This thesis describes the investigation of compatibilized and uncompatibilized blends of Poly(vinylidene fluoride) (PVDF) and Poly(ethylene oxide) (PEO). Poly(vinyl acetate) (PVAc) was used a compatibilizer for the system. Modeling of crystallization exotherms, high -temperature phase behavior and partitioning of the components in the above blend systems are considered in detail. Only blends having PVDF as the continuous phase are studied. The crystallization behavior as observed by differential scanning calorimetry (DSC) of PVDF seemed unchanged upon blending with PEO for both compatibilized and uncompatibilized systems. However, PEO showed a significant depression in its crystallization temperature when blended with PVDF. As the concentration of PEO increased above 10%, two distinct crystallization peaks were observed. Optical microscopy revealed that at lower concentrations, PEO, is segregated into domains that are -10 micron in diameter. These domains nucleate at very low temperatures, yet grow nearly instantaneously once nucleated. As the concentration of PEO increases, somewhere between 10 to 20 wt %, larger PEO domains of about 100 micron size are formed that crystallize at a temperature close to that of pure PEO. High temperature optical microscopy images suggested that PEO and PVDF are incompatible in the molten state. The studies on PVDF/PEO/PVAc blends performed by using DSC and HATRFTIR revealed that PVAc acts as a diluent for the PEO phase. There was no appreciable change in the crystallization behavior of PVDF. The compatibilizer increased the degree of supercooling for PEO crystallization and made the domain size distribution for the PEO domains more or less uniform. A model based on modifying the Avrami equation to handle samples of finite thickness was developed. The model was shown to work well for DSC exotherms of pure PEO. The present model does neither takes into account finite domain size of the crystallizing element nor the domain size distribution of the discontinuous phase. Further investigations regarding the domain size distribution and modifications in the existing model to account for domain size must be undertaken to obtain a good fit between actual data and model predictions.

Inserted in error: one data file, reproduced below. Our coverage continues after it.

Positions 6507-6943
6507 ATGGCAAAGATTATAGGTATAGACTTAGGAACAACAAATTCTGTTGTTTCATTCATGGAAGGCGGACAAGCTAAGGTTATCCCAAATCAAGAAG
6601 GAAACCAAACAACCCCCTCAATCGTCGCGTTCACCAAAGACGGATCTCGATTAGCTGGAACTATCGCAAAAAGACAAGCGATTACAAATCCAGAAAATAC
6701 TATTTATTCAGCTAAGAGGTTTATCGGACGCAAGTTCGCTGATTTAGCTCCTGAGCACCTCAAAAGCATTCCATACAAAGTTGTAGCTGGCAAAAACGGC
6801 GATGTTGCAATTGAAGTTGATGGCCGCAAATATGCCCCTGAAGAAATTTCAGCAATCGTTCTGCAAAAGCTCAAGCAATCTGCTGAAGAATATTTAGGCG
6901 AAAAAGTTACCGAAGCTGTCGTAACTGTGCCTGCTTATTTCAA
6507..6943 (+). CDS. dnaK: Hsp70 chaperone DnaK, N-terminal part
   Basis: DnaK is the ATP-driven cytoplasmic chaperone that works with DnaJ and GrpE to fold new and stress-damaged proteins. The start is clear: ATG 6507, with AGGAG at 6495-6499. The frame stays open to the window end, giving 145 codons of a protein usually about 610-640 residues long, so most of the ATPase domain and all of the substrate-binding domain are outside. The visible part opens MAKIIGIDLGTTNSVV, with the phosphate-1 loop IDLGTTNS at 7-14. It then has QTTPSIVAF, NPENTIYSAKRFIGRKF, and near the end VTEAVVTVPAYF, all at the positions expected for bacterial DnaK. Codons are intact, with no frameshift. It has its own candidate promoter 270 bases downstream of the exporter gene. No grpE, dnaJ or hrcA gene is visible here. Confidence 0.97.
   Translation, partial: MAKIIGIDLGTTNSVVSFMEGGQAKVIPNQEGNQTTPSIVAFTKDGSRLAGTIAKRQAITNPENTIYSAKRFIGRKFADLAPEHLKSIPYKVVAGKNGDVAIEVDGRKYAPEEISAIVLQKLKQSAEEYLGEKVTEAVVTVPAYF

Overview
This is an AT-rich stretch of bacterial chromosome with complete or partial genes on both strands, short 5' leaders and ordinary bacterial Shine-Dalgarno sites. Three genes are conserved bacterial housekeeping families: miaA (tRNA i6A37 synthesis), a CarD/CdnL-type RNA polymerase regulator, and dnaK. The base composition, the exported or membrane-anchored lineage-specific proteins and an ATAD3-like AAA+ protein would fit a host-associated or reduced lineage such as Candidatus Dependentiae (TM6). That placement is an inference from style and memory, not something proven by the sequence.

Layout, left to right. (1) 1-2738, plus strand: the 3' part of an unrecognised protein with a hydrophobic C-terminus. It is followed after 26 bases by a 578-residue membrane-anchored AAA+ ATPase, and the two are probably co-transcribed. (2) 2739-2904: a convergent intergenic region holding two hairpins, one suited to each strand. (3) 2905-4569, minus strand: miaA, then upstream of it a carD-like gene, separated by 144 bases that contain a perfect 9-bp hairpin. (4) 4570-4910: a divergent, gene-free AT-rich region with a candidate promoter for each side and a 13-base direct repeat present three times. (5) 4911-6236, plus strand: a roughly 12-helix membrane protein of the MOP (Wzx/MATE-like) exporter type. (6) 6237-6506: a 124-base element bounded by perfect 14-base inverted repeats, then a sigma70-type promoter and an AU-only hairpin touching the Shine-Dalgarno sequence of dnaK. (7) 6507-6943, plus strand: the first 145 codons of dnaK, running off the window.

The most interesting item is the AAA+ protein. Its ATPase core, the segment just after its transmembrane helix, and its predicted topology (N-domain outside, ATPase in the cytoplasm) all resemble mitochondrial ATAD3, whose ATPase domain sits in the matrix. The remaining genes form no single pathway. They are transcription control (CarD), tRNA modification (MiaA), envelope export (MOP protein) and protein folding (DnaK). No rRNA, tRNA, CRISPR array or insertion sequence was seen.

Library of Congress Subject Headings

Polymers--Thermal properties; Polyvinyl chloride; Vinyl chloride polymers; Ethylene oxide; Polymerization

Publication Date


Document Type


Department, Program, or Center

Center for Materials Science and Engineering


Langner, Andreas


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